So, at the same time that I’m working on the first draft of BLOOD IS THICKER, I am also sporadically working on a rewrite of one of my first novels, new title MAGIC’S FOOL. I didn’t originally set out to be working on two things at once, but the rewrite was going so slowly, I had to pick something else up to save my sanity.
I’ve done lots of revisions, sometimes very extensive revisions. But this is the first time I’ve attempted a true rewrite. And I’ve learned something. Rewrites are hard.
I waited almost two years, so I could approach the story with a fresh perspective. And I haven’t permitted myself to even look at the original. Not until I’ve at least finished a first draft. I want to look at things as much as possible as if I were writing this story for the first time. Even so, I think part of the what makes this one so hard to write sometimes is that I’ve already told the story once. It’s hard to have the same first-draft enthusiasm for a twice-told tale.
So why rewrite it at all? I still believe in this story. I think it has something to say (which isn’t necessarily true of all my stories). I still have more I want to do in this world and with these characters, but that won’t happen unless I get the beginning of the series–and it is a series–off the ground. And there were just too many problems with the original version.
One huge problem was that it got over-edited. In places, it completely flat. Flat is good in pie crusts and pool tables, not so much in prose. This is the book that convinced me to limit the number of revisions I put a story through before calling it done.
The original version (yes, I’m avoiding using the original title. It was really bad.) also had way too many characters. It wasn’t quite a cast of thousands, but, well, I actually considered including a geneology chart just to help the reader keep the main character’s famil straight. And that was just for the characters actually related to him by blood or marriage. Yikes! I’m a little less than half-way through on the fist book (I think) and I’ve already cut ten named characters. Now, not all of them were important in the story. Some were more background and were cut because the more-important character that they were background for was cut. I’ve been trying to combine the characters with an actual role to play in the story where I can.
So, for example, my main character no longer has a younger brother. The brother played a role in the first book but actually became a little awkward in the later stories when he just wasn’t that important anymore. His part has been combined into the main character’s cousins. (That decision also cut the brother’s wife and two children. They probably would have had to be cut anyway, for another reason I’ll get to in a minute.)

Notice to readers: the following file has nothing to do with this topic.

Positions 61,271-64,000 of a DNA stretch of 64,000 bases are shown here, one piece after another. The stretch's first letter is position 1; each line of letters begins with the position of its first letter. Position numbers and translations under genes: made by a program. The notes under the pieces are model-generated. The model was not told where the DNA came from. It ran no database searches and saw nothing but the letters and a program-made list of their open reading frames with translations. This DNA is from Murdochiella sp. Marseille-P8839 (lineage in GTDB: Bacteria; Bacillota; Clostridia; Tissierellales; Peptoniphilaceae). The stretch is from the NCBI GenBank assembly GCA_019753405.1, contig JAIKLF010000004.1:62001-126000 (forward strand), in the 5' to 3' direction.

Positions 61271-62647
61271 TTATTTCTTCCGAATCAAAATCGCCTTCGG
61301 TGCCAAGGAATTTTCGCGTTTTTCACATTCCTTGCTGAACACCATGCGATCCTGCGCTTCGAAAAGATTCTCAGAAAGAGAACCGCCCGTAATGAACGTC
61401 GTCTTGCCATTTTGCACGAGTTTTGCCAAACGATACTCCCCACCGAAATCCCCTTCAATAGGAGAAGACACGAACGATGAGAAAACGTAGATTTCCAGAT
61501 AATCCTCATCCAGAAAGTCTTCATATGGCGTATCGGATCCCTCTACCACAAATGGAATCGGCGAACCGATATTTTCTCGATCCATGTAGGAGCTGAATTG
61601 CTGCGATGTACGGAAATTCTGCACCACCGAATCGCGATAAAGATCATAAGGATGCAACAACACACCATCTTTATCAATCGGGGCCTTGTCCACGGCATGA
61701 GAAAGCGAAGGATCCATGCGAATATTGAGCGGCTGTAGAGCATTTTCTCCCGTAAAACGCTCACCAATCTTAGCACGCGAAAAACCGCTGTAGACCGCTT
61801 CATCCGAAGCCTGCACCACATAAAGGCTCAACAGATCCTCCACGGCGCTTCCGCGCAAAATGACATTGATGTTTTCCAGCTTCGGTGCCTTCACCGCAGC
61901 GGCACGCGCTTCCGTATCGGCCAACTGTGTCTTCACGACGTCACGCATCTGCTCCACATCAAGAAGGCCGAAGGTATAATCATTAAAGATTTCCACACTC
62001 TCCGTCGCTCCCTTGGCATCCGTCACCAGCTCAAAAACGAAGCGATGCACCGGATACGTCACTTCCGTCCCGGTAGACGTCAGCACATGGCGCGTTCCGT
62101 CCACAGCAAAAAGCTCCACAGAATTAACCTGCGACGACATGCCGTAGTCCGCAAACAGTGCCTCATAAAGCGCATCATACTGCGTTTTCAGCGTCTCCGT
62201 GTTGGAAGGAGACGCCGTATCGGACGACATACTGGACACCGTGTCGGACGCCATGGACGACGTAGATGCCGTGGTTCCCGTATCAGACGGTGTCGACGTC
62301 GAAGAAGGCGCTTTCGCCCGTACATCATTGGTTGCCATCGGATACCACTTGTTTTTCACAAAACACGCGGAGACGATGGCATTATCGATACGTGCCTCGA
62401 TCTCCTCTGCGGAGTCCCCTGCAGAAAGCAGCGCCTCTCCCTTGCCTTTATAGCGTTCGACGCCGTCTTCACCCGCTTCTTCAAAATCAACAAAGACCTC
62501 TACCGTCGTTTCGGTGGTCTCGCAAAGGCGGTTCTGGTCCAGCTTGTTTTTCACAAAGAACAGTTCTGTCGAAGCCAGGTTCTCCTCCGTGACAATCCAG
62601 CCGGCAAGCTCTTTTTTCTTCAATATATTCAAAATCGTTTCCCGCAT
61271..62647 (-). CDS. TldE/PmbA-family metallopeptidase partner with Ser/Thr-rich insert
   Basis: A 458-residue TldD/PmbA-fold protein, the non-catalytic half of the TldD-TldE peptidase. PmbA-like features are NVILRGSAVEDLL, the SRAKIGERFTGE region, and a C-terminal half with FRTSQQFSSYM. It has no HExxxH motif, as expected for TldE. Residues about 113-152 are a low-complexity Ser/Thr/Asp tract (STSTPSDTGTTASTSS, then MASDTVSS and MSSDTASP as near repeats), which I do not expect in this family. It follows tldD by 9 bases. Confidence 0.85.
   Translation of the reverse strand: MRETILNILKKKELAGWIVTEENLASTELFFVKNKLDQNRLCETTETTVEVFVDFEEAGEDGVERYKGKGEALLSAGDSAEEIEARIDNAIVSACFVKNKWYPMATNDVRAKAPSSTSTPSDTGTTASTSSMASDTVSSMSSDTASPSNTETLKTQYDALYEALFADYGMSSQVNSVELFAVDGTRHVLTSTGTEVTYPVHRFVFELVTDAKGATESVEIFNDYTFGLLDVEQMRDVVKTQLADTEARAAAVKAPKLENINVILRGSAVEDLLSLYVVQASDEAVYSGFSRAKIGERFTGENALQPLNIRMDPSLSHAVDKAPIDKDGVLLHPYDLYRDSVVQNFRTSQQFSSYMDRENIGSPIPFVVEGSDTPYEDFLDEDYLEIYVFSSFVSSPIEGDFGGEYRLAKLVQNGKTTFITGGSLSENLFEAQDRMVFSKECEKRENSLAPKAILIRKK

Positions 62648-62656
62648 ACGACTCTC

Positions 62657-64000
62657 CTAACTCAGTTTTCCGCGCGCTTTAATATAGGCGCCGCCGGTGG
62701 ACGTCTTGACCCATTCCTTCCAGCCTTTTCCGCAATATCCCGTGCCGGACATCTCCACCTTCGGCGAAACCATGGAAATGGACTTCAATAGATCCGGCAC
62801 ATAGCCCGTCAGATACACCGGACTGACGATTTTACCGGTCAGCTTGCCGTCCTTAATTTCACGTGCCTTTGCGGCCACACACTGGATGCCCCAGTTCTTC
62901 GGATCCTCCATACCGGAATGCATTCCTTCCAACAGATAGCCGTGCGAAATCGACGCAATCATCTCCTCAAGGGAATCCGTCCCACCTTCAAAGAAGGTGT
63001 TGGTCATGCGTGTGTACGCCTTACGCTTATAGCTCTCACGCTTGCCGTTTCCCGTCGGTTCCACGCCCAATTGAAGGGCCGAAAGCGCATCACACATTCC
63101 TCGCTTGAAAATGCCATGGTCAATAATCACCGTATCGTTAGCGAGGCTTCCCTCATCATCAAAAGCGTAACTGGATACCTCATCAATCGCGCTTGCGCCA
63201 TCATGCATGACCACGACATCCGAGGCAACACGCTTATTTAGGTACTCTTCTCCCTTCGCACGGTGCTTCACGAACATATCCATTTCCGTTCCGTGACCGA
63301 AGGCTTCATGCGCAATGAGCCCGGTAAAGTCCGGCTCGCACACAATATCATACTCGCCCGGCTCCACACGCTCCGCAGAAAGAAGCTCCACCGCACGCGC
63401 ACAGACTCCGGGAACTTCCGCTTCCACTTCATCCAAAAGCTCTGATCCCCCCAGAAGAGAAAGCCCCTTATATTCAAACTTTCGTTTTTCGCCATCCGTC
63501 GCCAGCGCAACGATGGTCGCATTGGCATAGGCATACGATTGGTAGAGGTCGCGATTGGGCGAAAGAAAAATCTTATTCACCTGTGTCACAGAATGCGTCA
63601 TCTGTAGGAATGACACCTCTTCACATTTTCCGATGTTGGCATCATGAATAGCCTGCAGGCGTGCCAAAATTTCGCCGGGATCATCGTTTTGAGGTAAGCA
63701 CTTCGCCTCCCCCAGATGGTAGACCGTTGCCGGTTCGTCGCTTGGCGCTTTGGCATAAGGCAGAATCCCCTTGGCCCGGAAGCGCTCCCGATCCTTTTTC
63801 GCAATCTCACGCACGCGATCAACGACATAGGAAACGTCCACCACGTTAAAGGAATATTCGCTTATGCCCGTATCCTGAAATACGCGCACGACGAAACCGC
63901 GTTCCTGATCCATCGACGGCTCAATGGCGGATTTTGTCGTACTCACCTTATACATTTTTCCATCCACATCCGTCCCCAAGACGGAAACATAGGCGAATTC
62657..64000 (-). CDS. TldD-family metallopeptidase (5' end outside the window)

I’ve also combined two half-brothers into one, which again got rid of the other half-brother’s parents, wife and two children. There’s at least one more character on that chart in serious jeopardy right now.
The biggest difference, though, is the audience I’m writing for. The original was written as if it were a mainstream fantasy. (I hate to say adult fantasy. It just has the wrong connotations.) This time, I’m writing it as a middle grade fantasy.
It probably always should have been middle grade. The character started out at 15 in the original. I’ve dropped back a bit and started this one at 13. A lot of the issues he has to deal with, especially early in the story are appropriate for that age group. So is the theme of the series which is acceptance. The progression through the series is in the main character learning to accept his differences, then to embrace them, then to be willing to let others know about them, and finally to understand that people who don’t accept him for who he really is aren’t really accepting him at all.
Of course, the change to middle grade has wiped out some other plot elements. Wives and children are just one of them. There were certain other subplots that just aren’t going to work anymore. I worked really hard on getting some of those subplots right the first time around. I actually think I did a pretty good job of them and now I have to scrap them. Well, no writing is ever wasted. It’s all practice at the very least. And maybe I’ll find a place for some similar subplots or plots in some future work. Not in this though.
The one thing that worries me a bit is that the story that made up one adult novel (a little over 100,000 words) will have to be broken into at least two middle grade novels. And, as I said in my last post, I need to make those two stand alone. I’m not going to worry about that until I write through to “The End” though. I know I can fix it later if I have to. I’ve done it before, I can do it again.
Sometimes, it’s hard to remember that, though.
Back to work. My main character has a half-brother to meet for the first time.
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